A tweet from the The Jo Cox Foundation thanked all those who had donated to the fund.
The foundation was established by her husband and friends to raise money for causes close to Mrs Cox.
She was killed in Birstall in her Batley and Spen constituency on 16 June by Thomas Mair, who was jailed for life following a trial at the Old Bailey in November.
MPs and musicians released a version of a Rolling Stones song at Christmas to raise money.
A group of 20 MPs from across the political spectrum were joined by a community choir and singers KT Tunstall, Kaiser Chiefs’ frontman Ricky Wilson, Cockney Rebel’s Steve Harley, and David Gray to record You Can’t Always Get What You Want.
The government donated the VAT payable on the single and Sir Mick Jagger and Keith Richards waived their royalty payments.
The song reached number 136 in the final chart before Christmas.
Following what appeal organisers said was the ‘overwhelming generosity’ of almost 45,000 people in the days and weeks after the murder, £1.5m has been divided between three organisations which were close to her heart: The Royal Voluntary Service, Hope Not Hate and The White Helmets. Each of these organisations is investing the money to further Mrs Cox’s work in Batley and Spen, across the UK and in Syria respectively.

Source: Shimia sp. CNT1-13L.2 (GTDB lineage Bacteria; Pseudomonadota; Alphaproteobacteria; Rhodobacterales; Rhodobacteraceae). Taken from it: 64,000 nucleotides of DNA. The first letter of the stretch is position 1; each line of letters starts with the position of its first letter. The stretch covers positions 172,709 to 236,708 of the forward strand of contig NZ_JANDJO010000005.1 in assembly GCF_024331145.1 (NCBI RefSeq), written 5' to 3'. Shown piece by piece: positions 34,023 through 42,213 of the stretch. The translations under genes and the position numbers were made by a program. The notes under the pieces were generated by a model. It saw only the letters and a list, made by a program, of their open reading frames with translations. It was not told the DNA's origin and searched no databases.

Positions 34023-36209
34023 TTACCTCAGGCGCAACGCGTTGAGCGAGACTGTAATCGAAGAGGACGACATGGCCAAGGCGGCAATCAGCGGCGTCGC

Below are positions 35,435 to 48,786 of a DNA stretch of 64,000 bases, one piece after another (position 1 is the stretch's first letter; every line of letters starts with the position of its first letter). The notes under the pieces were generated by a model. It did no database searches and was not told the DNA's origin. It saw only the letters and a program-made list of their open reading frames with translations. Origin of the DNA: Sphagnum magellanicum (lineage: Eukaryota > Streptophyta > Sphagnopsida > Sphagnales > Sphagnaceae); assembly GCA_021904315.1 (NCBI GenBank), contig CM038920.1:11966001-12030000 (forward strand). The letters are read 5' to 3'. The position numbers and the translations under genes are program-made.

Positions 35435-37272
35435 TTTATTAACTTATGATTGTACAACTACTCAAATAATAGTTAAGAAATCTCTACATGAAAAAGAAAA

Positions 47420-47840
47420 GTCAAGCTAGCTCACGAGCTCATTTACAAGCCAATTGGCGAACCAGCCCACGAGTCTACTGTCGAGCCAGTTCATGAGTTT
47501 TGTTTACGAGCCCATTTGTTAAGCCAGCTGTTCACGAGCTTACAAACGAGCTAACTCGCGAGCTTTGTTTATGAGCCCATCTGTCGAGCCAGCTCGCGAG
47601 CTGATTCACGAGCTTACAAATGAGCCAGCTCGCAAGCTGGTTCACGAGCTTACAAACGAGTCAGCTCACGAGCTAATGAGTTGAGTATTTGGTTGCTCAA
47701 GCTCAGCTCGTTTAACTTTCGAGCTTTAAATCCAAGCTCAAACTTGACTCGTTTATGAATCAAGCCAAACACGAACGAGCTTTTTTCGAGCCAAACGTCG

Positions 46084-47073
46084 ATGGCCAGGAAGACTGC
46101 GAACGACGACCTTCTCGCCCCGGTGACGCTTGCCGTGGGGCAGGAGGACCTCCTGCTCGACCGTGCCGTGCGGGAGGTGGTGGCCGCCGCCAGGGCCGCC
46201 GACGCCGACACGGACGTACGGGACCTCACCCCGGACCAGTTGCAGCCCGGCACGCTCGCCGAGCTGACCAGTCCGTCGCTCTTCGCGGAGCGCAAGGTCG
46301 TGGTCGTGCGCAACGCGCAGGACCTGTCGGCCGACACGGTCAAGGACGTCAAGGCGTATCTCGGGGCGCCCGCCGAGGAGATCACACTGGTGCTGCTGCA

All money donated above £1.5m will be used to establish The Jo Cox Foundation which will advance the values and causes that she fought for in her life.
In her husband Brendan’s words: “Jo believed in a better world and she fought for it every day of her life with an energy, and a zest for life that would exhaust most people. She would have wanted two things above all else to happen now, one that our precious children are bathed in love and two, that we all unite to fight against the hatred that killed her.”